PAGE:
Bungie wins lawsuit against player who harassed a Destiny community manager

by Danny Craig  · 
Bungie wins lawsuit against player who harassed a Destiny community manager

Destiny 2 developer Bungie has won a half-a-million-dollar lawsuit against a player who not only doxxed but also harassed one of its community managers using personal information.

The details:

  • After artwork from a fan was shared as part of the "My Destiny 2 Story" series, the player in question, Jesse James Corner, launched a "campaign of racist, stochastic terrorism" against the community manager and the studio. Corner then obtained the employee's phone number and proceeded to harass both them and their wife with voicemails requesting Bungie to add violently racist features to the game. He also threatened the couple, saying he knew where they lived and could harm them physically. In addition, he ordered a pizza to their house with the request that it be paid for upon delivery in an attempt to provoke a conflict between the employee and the delivery driver.
  • Unsurprisingly, the harassment caused the community manager to take time away from their job, leading Bungie to track down the perpetrator and file a complaint with the King County Superior Court to hold him liable for all damages caused by his actions. Corner reportedly failed to appear in court to argue against the claims, resulting in the court issuing a default judgment, which means the player is liable for $489,435 in damages.
  • Kathryn Tewson, a paralegal, shared the story on Twitter, writing that it was a "brag-worthy win" that will likely help pave the way for any future cases involving online harassment in the state of Washington. "We got an official judicial recognition of the threat and harm posed by the well-documented pattern of escalating harassment that can culminate in tragedy,” Tewson said. “In addition to finding that Washington employers can recover for damages for harassment of their employees under standard torts like nuisance and invasion of privacy, the Court also held that it would recognize A NEW TORT. By recognizing a new tort based on the Washington criminal statutes outlawing cyber and telephone harassment, the Court has created a path for those with the resources to identify stochastic terrorists and hold them accountable to do exactly that and recover their costs in court.”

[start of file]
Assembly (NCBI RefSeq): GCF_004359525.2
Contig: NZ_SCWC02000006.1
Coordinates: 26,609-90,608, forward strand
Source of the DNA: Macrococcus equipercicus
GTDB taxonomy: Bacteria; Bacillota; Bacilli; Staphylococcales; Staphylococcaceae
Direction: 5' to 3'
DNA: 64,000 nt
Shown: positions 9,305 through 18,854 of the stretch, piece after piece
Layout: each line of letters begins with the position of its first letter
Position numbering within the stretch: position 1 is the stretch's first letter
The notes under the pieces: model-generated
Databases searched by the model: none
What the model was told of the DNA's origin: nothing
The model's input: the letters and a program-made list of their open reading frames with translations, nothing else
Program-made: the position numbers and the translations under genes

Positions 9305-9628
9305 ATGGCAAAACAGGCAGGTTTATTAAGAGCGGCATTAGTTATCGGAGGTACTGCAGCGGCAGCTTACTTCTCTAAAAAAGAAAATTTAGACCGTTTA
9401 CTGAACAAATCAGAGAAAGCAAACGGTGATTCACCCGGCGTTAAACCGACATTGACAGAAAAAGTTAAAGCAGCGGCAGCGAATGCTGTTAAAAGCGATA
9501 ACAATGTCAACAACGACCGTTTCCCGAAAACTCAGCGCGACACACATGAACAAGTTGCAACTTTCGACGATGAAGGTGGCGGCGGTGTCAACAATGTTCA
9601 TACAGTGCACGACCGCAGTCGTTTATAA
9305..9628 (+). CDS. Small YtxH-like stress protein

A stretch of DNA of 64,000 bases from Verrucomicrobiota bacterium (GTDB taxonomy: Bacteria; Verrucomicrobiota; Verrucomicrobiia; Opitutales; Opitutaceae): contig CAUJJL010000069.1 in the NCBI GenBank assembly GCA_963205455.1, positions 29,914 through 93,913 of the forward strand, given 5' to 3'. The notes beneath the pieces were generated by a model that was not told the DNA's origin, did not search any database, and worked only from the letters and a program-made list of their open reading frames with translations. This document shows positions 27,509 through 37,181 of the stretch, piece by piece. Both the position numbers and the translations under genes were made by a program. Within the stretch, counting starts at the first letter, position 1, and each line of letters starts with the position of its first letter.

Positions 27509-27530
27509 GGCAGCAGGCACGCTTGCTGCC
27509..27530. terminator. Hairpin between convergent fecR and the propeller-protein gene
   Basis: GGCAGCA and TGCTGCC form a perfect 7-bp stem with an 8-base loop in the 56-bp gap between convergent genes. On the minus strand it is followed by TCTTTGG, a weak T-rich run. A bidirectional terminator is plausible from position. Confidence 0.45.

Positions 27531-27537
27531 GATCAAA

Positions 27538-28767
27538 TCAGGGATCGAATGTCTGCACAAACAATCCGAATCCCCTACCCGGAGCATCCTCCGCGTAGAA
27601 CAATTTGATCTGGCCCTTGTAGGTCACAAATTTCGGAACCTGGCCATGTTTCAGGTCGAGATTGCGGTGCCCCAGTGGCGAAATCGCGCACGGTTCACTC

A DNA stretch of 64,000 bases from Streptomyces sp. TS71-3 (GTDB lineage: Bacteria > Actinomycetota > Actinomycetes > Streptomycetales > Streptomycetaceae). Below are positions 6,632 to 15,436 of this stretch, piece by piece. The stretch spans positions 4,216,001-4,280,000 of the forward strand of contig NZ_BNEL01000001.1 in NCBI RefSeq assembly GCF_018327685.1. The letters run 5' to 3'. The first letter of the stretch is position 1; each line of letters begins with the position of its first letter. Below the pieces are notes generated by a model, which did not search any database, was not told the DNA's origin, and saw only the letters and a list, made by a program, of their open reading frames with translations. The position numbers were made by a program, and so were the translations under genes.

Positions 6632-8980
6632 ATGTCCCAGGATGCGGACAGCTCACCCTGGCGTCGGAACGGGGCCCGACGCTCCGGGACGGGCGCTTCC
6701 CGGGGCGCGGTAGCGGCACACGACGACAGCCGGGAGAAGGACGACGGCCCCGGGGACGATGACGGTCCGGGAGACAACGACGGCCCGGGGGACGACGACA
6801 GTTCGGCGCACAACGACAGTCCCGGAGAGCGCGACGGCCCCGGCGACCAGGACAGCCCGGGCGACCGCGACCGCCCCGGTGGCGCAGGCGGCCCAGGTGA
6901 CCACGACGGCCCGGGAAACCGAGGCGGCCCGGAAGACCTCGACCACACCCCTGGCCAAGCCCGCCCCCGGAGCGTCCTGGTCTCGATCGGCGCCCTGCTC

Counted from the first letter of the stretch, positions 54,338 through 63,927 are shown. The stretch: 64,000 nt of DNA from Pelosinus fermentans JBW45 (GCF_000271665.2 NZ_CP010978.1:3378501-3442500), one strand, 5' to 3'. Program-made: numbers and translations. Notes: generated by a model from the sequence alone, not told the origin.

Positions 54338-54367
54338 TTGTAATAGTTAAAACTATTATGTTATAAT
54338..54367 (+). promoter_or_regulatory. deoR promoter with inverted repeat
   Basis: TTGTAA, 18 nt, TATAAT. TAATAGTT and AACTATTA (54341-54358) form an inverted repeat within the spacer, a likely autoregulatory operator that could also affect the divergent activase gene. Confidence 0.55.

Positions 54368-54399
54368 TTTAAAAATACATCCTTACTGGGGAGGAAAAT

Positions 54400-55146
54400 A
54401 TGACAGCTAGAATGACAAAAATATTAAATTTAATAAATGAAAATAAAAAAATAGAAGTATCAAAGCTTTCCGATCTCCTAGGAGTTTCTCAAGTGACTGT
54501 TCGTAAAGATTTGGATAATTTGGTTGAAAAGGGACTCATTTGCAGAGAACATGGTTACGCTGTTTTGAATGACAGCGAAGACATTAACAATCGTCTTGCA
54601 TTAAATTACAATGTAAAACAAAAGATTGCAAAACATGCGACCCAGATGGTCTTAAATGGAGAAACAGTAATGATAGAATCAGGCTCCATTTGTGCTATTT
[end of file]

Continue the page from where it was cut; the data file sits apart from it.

• Bungie is no stranger to lawsuits, having won a string of legal battles against multiple cheat sellers in recent years. Earlier this year, the former Halo developer won a $4.4 million lawsuit against cheating service AimJunkies after the company was found liable for "trafficking in circumvention devices," which is a legal term for selling cheats. In May, another cheat seller, VeteranCheats, was ordered to pay $12 million in compensation for not only selling cheats but also infringing on the studio's copyright.

More gaming legal news:

  • Following the announcement of the Federal Trade Commission's (FTC) attempt to halt Microsoft's acquisition of publisher Activision-Blizzard, the Xbox parent has won the court battle against the US-based regulator. The CMA is now open to discussing possible amendments that the company can make to the deal to allow it to pass in the UK after its block in April.
  • Yuji Naka, the co-creator of Sonic the Hedgehog and other notable Sega titles, was found guilty of insider trading by the Tokyo District Court after being arrested twice on suspicion of the crime. He was sentenced to 30 months in prison with a four-year suspended sentence and ordered to pay two $1.2 million fines.
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